2021 Pinnacle Awards: Beth Corum, Tallahassee
A groomer of talent, she’s a steward of her company’s culture
Banking, among all of the career options that may have been available to Beth Corum upon her graduation from Florida State with a master’s degree in communication, may have been the last one she would have chosen.
“It wasn’t on my radar,” she said. But Corum was hungry for work. “I needed to gain my footing and get in somewhere,” she said.
She became aware of an opportunity at the Florida Bankers Association, applied and got the job. She would work for the association for ı4 years and then move to Capital City Bank where today she is the chief operating officer.
At FBA, Corum visited with banks around the state, became familiar with issues affecting the banking industry and gained an appreciation for the role of community banks.
“The core mission of the banking industry is to help build communities and to help people, and I kinda fell in love with it,” Corum said.
She likes Capital City Bank, she said, because it is not so large that she doesn’t get to know its clients.
She interacts closely with both external and internal customers.
“A lot of what I do is work with our associates,” Corum said. “While I may not know all 800 or so by name, I know many of them. I really enjoy working with our folks who are working with our clients on a daily basis.”
Florida Trend and the ABA have recognized Capital City as a “best place to work.” Corum has helped bring about those designations.
“I may lead those efforts, but it’s a team effort,” Corum said. “I like to believe we always put the associate first no matter the circumstances. Hurricanes, the pandemic, individual life crises — we have been right there to help our associates with whatever is put in front of them. I also like to think that we are providing associates with opportunities to develop professionally with our tuition assistance program, conferences and seminars and mentor/mentee programs managed within the company. We look for ways to help people to move up in the organization.”
Corum has extended her passion for people and talent for leadership to community organizations including the Greater Tallahassee Chamber of Commerce, where she is the immediate past chair, and the United Way of the Big Bend, where she chaired its community fundraising campaign in 20ı5. Recently, she joined the Tallahassee Memorial HealthCare board of directors.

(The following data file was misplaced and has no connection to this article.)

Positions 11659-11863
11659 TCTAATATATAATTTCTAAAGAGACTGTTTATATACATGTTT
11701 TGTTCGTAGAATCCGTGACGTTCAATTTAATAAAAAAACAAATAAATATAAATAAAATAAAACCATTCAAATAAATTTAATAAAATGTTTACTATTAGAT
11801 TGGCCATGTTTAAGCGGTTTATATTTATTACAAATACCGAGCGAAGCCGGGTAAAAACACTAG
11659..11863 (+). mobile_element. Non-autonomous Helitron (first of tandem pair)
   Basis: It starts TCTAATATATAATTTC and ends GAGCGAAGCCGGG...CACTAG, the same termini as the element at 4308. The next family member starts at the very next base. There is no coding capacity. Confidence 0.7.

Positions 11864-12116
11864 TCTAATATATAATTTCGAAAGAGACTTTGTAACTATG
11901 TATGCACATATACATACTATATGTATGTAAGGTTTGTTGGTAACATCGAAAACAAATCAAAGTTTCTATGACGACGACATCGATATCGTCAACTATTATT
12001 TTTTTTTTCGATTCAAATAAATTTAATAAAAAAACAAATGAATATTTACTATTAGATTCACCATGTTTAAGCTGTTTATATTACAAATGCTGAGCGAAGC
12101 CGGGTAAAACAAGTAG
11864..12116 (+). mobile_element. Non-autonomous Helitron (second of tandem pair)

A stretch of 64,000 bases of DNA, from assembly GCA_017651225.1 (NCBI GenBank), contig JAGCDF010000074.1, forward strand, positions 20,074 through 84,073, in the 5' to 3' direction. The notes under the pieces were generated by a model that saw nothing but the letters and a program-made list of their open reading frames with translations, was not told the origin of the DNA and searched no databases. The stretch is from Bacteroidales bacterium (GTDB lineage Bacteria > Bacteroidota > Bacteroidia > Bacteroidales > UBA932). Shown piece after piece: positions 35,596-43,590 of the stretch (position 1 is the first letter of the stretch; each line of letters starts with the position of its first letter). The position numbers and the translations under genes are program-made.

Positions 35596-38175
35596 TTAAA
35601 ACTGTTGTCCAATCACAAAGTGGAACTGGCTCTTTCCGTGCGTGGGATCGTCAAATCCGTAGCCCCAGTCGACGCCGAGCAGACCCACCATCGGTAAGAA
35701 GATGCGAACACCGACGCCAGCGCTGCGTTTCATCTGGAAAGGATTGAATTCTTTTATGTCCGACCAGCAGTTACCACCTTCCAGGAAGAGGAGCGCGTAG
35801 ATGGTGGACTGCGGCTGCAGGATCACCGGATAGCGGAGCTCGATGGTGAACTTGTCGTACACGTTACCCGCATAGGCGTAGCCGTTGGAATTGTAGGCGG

Too, she has a personal board of directors, people she turns to for advice or as sounding boards: her father, Bill Harding, a retired engineer; Capital City CEO Bill Smith; Tallahassee Community College president Jim Murdaugh; Tallahassee Chamber president/CEO Sue Dick; TMH president/CEO Mark O’Bryant; and Sachs Media founder and CEO Ron Sachs.
About Smith, Corum said, “He is laid-back, but he is goal-oriented, both financial goals and in terms of maintaining our company culture. He approaches things differently, but we get along very well.”
Corum maintains lifelong learning as a value.
“I still have a lot to learn and a lot to do,” said Corum, a survivor of colon and kidney cancer. “The workforce keeps changing, and we need to attract and retain our next generation of leaders at the bank and for the community.”
The work/life/community balance is something that Corum works continuously to manage. Her daughter, Stella, like all children, is growing up fast.
“I blinked once, and she was in the 5th grade,” she said. “If I blink again, I’ll be having people over to celebrate her high school graduation.”